Meeting from 1-18-10

Getting together with other women to talk about homeschool is like rehydration for me! My kids like it when I go to my Mommy-Meeting, as they call it. Of course they get to have their ‘Ma come over so they can’t wait to push me out the door so they can watch anything and eat whatever ‘Ma will let them.

God has blessed us with each other. Can you imagine doing homeschool without such a support system, those who know when you say, “My house is a mess,” that you mean a Continually Perpetuating mess generated by NOT YOU! Or when you say, “We had a bad homeschool day [week, year],” that we all can relate somehow. Nobody, and I mean Nobody, has the perfect homeschool. But the God of Perfection can instill in us the drive to get it done so that His perfect will is accomplished in our homes.

I’m listing some of the books we discussed at the meeting Monday.


Beautiful Stories From Shakespeare by Edith Nesbit
For the younger ones, probably around age 6.

Tales From Shakespeare by Charles and Mary Lamb
Also recommended on Ambleside at about age 6. We are calling it the “next in line” after Beautiful Stories.

Shakespeare Stories by Leon Garfield
And this would be a little older version.

Around year 4 (4th grade, or about age 10) you should begin the actual plays. Shakespeare has a way of pointing out the sin nature of man. Careful about sensitive issues, though. Preview first!

I’m including here a link to some family-friendly Shakespeare movies. That should be fun…there will now be a shortage of Shakespeare at the library as we are all going to rush out and get them, right?


A Christmas Carol

Tales of Two Cities

David Copperfield

We didn’t discuss for too long on Dickens.


Our Island Story by H.E. Marshall
This book is filled with great stories from British history. It paints the picture of America’s ancestors as real life people with thoughts, emotions, faults, and failures. It is complete with action and drama that is appropriate for about age 7+ (although my 5 yo seems to be gleaning some tidbits here and there).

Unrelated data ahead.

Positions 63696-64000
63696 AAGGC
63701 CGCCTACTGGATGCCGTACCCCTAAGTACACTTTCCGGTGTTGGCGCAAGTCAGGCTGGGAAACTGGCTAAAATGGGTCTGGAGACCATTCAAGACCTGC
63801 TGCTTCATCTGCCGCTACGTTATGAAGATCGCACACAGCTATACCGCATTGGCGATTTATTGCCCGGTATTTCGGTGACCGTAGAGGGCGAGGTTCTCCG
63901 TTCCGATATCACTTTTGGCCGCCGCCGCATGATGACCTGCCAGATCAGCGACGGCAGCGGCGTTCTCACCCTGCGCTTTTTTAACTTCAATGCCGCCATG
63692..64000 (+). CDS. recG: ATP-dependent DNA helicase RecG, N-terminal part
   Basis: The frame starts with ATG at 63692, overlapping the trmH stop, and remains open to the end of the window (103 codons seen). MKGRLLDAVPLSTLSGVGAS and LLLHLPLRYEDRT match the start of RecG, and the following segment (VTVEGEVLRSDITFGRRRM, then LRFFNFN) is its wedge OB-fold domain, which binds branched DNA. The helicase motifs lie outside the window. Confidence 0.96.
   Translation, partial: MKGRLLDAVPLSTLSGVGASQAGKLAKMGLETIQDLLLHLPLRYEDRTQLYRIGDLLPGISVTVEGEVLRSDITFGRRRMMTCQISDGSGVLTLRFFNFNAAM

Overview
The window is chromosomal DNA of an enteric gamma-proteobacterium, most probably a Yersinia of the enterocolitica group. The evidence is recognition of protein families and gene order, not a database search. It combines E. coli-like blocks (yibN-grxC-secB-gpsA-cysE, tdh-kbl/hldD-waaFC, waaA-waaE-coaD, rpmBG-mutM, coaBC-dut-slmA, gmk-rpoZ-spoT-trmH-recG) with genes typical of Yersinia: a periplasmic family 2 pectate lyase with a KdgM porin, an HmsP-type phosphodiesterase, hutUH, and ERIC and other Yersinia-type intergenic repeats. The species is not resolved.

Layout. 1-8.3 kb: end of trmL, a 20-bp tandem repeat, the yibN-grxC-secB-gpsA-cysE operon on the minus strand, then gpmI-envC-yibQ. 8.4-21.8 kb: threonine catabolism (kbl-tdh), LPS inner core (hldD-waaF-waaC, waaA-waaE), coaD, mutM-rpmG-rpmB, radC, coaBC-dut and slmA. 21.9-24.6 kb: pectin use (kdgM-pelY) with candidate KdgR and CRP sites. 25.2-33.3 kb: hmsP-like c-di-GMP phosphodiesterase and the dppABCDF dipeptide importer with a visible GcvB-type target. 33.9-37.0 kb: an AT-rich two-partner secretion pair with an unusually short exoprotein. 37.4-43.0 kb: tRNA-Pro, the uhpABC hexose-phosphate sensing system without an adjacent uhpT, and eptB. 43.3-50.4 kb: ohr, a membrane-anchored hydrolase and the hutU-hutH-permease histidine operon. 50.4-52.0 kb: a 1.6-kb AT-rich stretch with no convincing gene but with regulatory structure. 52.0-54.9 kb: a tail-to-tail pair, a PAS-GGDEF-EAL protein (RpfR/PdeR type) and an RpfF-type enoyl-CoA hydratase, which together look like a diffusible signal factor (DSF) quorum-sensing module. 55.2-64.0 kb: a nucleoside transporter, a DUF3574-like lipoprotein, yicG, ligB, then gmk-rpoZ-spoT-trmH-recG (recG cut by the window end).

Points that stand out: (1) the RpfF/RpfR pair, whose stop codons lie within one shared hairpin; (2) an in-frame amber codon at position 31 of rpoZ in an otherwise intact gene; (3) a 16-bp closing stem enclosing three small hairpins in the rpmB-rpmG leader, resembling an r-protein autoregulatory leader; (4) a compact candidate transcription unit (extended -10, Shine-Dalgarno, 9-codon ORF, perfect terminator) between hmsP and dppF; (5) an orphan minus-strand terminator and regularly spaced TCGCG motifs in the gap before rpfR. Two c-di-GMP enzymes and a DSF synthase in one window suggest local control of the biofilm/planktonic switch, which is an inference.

This Country of Ours by H. E. Marshall
This is the USA version of Our Island Story. Ambleside takes a slow journey through the readings.

A Child’s History of the World by V. M. Hillyer
I have heard many great recommendations for this world history book. I have it but haven’t read it to my kids yet. There is a precautionary to this one in that the first 4-5 chapters are evolution- centered.

Story of the World by Susan Wise Bauer
I didn’t bring this one but two others did. I’ve read Volume 1 to my kids and they like it a lot. It’s not in story form, though there are some stories in it here and there. So this would not be considered Charlotte Mason.  Well, let me rephrase; it is touted as Classical material, yet I’ve found that it fits very well into my highly saturated CM curriculum.  Ambleside Online uses Volume 4 in Year 5 because they felt it was the best literary work for the content.

Trial & Triumph by Richard M. Hannula
Stories from Church history. The Ambleside curriculum works though this very slowly. It fosters some great discussion on faith.

Fifty Famous Stories & Viking Tales
These are great historical fiction stories. Fun to read.

Lief the Lucky, Columbus, Pocahontas, George Washington, Benjamin Franklin, Abraham Lincoln, & Buffalo Bill by Ingri & D’Aulaire
These are well-illustrated, easy books to read. Biographical and in story form.

Paul Revere’s Ride by H. W. Longfellow & illustrated by Ted Rand
You can probably find this poem for free online. My illustrated copy has a map of the men who took the risk to warn their countrymen of the impending attack and where they were captured.

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